Chinese regulators will further support small-and medium-sized enterprises with new rules to optimize their business environment, government officials said on June 28.
Over one year since the amended law on the promotion of SMEs was implemented, various departments of the Chinese government reported steady progress and outlined the emphasis of future work during a special enquiry meeting of the Standing Committee of the 13th National People’s Congress held on June 28.
Lin Nianxiu, deputy director of the National Development and Reform Commission, said the NDRC has been drafting regulations to optimize the business environment and they will be implemented by the end of September.
“Certain industries still have a high barrier for entry, and some government officials have transferred their functions to related institutions,” Lin said. “Some agencies have been using their administrative resources to set up new barriers (for market entry) and charge a high fee.”
Xiao Yaqing, head of the State Administration for Market Regulation, also addressed the issue of market entry for SMEs, saying the department will put more effort in preventing misdeeds from government, industrial associations, or other agencies.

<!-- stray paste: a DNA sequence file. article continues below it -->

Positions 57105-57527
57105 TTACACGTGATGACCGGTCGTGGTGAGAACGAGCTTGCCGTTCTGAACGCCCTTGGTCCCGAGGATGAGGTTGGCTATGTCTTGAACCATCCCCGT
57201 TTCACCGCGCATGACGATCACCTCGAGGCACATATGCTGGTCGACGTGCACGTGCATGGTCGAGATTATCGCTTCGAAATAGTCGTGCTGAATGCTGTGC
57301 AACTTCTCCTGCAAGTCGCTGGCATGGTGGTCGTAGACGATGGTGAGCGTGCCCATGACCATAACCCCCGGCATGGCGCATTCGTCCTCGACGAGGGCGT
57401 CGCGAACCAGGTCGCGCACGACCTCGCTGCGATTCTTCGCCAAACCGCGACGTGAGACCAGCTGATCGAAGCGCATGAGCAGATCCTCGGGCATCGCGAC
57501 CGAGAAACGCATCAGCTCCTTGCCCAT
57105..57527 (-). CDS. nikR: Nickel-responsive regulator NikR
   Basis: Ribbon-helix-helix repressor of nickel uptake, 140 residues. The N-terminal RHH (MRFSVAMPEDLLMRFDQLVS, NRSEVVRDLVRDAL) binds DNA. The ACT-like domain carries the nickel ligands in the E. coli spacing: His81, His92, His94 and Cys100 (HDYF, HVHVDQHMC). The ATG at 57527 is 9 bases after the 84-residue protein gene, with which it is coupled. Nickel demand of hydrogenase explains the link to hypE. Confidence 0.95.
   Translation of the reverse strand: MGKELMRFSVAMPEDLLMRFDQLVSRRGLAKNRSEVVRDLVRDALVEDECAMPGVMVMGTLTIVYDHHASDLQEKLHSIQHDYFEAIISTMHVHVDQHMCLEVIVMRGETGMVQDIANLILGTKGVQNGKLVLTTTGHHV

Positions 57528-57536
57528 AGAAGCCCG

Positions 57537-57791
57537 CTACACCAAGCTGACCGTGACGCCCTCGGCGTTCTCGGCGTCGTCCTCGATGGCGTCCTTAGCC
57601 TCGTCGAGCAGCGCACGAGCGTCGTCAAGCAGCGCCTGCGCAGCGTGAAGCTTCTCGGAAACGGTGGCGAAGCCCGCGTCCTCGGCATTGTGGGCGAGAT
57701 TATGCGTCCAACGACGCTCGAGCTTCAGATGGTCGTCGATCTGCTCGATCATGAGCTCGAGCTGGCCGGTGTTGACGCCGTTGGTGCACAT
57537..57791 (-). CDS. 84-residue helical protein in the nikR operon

He said by the end of May, there were 115 million business entities in the Chinese market. “The SMEs accounted for over 90 percent of them. Thus we realized that promoting the development of SMEs has a profound significance on the growth of the market economy,” he said.
In April, the State Council issued a guidance to provide support to SMEs from the policymaking perspective, which should stimulate the vitality of the SMEs, said State Councilor Wang Yong.
“We need to lower the cost burden of SMEs including cutting taxes through tax reform on a larger scale, such as lowering the value-added tax,” Wang said. “We also need to give more favorable tax-cut policies for SMEs and raise the value-added tax’s threshold for small-scale taxpayers.”
Zhang Yong, a member of the Standing Committee of the 13th NPC, said SMEs are the largest community with the biggest vitality in the country’s economy. “ (SMEs) are a significant driver for the economy and stabilizer for its development,” he said. “After decades of development, the SMEs are facing a historical stage of industrial upgrading, while also hitting some bottlenecks such as high cost and difficulty in financing.”